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Spectator competition winners: ‘Hail to thee black pudding’ – odes to a greasy spoon

4 July 2016

7:31 PM

4 July 2016

7:31 PM

The invitation to supply an ode to a greasy spoon was prompted by a recent column that Melissa Kite wrote bemoaning the rise of independent cafés and the consequent demise of the decent, non-locally foraged fry-up. In my neck of the woods, certainly, you can’t move for avocado and buckwheat while options that pack that satisfying fat-carb-combo punch are thin on the ground.

Most of your odes were to a caff, but a few chose to address a greasy piece of cutlery instead. I liked Josh Ekroy’s spin on Keats’s ‘Ode on Melancholy’ and there was nice work, too, from Nick Campailla and John Priestland. The winners take £25; Brian Murdoch pockets £30.

Brian Murdoch
Thou spreadst a breakfast in my sight,
Thy filling grease bestoweth,
O transport caff, such pure delight,
My tea mug overfloweth!

Embryos of a farmyard fowll
Fried in the oil, and shining,
With strips of swine-flesh cheek-by-jowl,
Well crisped, by them reclining,

Fat tubes of offal, fungi too,
And bread of heaven grillèd.
Pulses in sauce of ruby hue,
Plates with black pudding fillèd.

It breaketh fasts and maketh whole,
Full English faileth never.
O grant me thy cholesterol
Upon my plate for ever!

Alan Millard
Small wonder that in verse I show respect
To you sweet spoon whose wretched shame I
Washed up in filthy water through neglect
By slipshod students famed for lack of care.
Yet, when you’re dipped in soup, your smeary
Against my slimy bottom thrills me so,
I long for friendly fingers that could clutch
Your slippery form and never let you go.
Dear spoon, though squeaky clean we’ll never
For lack of Fairy Liquid in our lives,
I feel convinced that you were made for me
In just the way that forks were made for knives.
When cows jump moons and cats on fiddles play
And little canines laugh to see such fun
Perchance with me, your dish, you’ll run away
And we in greasy bliss shall be as one.

Martin Parker
When, plagued by commonsense and rational
I contemplate the weight of rancid grease
I have consumed in years of breakfasts bought
In Tattooed Brenda’s Caff I never cease
To sense the kiss of death in every plate
Of saturated-fat-fried egg and chips
And all those bits, well past their sell-by date,
Of sausage made from sphincters, ears and lips.
And though her greeting call may sound alarms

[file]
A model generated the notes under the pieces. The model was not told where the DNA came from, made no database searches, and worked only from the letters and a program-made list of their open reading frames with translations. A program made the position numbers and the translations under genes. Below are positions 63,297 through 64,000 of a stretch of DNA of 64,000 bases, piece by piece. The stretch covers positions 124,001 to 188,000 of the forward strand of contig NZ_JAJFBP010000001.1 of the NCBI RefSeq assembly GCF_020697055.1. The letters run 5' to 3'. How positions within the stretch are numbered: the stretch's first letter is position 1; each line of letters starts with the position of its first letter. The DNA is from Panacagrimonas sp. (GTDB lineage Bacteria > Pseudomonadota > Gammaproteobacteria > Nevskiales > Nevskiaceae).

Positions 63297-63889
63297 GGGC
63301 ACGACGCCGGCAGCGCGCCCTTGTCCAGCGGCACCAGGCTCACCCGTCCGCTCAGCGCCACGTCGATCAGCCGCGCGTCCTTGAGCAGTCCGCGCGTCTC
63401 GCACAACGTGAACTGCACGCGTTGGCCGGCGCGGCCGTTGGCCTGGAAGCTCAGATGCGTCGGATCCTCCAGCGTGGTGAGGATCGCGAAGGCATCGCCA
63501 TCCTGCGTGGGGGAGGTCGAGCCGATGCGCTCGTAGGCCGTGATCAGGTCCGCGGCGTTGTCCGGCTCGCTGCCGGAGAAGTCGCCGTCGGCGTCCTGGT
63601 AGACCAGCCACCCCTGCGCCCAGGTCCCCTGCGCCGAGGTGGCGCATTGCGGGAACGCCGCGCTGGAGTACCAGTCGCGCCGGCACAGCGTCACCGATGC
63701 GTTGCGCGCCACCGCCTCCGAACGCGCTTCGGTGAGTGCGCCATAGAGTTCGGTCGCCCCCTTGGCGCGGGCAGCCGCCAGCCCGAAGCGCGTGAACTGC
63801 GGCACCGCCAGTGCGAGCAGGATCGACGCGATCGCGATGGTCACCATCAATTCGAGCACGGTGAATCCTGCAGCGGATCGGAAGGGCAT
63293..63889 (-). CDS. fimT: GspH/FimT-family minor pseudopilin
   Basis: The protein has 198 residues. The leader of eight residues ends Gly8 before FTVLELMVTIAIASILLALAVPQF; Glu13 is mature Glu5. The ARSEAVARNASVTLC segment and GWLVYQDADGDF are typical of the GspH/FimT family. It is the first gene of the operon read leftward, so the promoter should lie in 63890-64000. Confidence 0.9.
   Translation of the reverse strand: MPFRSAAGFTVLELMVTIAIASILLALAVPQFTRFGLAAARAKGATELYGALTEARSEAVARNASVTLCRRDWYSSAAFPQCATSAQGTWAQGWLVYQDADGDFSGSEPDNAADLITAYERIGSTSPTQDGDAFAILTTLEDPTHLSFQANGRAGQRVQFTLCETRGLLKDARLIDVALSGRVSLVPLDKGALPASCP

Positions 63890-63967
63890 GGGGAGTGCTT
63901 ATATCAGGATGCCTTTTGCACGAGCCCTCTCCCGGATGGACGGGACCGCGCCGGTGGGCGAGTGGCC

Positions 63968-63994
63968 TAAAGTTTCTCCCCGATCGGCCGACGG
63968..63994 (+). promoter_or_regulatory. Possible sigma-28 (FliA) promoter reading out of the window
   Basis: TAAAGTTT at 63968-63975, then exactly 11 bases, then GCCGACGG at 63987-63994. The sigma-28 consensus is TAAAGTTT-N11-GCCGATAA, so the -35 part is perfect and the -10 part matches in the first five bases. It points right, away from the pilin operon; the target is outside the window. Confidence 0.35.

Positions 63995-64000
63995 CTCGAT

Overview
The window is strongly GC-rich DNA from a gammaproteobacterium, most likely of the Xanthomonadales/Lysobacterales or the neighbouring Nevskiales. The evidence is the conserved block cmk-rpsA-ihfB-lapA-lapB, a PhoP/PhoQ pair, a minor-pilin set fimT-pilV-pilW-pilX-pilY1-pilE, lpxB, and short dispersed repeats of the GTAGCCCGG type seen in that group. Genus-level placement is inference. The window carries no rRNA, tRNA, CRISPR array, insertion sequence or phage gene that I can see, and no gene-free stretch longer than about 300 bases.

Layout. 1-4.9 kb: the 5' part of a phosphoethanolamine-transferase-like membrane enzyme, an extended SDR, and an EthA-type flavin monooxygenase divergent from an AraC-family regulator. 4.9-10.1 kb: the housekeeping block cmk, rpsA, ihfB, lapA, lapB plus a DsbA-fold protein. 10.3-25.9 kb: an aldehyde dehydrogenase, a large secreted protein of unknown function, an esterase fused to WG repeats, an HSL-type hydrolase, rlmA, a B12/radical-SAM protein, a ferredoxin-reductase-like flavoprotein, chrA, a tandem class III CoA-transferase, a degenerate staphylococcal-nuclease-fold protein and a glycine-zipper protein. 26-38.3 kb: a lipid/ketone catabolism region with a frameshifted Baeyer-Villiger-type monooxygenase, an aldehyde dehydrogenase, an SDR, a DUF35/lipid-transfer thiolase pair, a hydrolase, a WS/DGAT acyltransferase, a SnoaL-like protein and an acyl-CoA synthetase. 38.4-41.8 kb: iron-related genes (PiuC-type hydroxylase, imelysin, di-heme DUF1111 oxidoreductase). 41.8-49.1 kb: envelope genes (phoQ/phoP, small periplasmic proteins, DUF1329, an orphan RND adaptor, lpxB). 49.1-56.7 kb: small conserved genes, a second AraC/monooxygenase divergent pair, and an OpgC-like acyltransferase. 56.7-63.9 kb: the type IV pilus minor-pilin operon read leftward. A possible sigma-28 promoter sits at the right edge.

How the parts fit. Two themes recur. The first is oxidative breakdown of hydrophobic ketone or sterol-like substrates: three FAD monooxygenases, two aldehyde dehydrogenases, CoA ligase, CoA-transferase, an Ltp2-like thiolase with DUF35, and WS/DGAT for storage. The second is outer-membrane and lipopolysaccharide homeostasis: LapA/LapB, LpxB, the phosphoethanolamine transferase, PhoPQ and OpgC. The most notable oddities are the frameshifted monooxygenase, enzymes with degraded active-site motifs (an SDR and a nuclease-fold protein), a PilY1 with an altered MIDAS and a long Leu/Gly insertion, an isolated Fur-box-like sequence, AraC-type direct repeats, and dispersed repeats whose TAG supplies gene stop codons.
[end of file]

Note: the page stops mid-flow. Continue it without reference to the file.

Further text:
Fuck me, it’s you again! today’s selection —
The LOVE HATE knuckles on her black-inked
Suggest perhaps a half chance of affection.
So, though I know her food is to abhor,
May God tomorrow grant me one plate more;
For nothing else can make a day seem rosier
Than Tattooed Brenda’s greasy fried ambrosia.

Frank McDonald
O fat, greasy spoon whom nobody loves
Why did I touch you without wearing gloves?
The substance you ooze when I’m holding you
Annoyingly, cloyingly over my fingers.
The ghost of your greasiness somehow remains
Resistant to water, like gunge got from drains.
Although you look innocent, knowing no care,
Steeped in your filthiness, all unaware
Of how you repel me, defiled and obscene,
Unfit to be used until you’re scrubbed clean,
You’ll shine like an angel, with sweet cherub face,
When soap suds have pardoned your present
O fat, greasy spoon, debased by our dinners,
Perhaps you resemble humanity’s sinners
Who find themselves soiled, and outcasts from
Until they are washed — and then all is forgiven.

John Whitworth
We’re at some place for fashionable nosh.
We huddle on a fashionable bench.
The food is scanty, messed-about and posh.
The menu is extensive and in French.
The wine is house carafe, the purest piss.
You wouldn’t feed such stuff to a baboon.
Dear God. I can’t take any more of this.
Will someone take me to a greasy spoon?

I want their all-day breakfast just for starters:
Three eggs, three sausages, three streaky rashers,
A fried slice, maybe two, mushrooms, tomatoes,
Bliss for the belly, comfort for the gnashers,
Strong milky tea with sugars, lots of those.
I need my sustenance. I need it soon.
Before sheer famishment turns up my toes,
Will someone take me to a greasy spoon?

Chris O’Carroll
Hail to thee, black pudding!
Hail, hog (as thou wert),
Through my innards rooting,
Blood and oats and suet,
Plotting further padding of the chambers of my

Hail, young or older waitress —
With two sleeves of tattoos,
Or tight hair, a sedate dress
And thick-soled comfy shoes —
Serving me and other patrons all the fry-ups we
      might choose.

Hail, bubble and hail, squeak!
True veg, let none deny it.
May thy hot-grease mystique,
All-day full breakfast diet,
Bless all the wayfarers at all the caffs that fry it.

Keats wrote a sonnet ‘On First Looking into Chapman’s Homer’. Your next challenge is to provide a poem of up to 16 lines entitled ‘On First Looking into [you choose]’. Email entries to by midday on 13 July.

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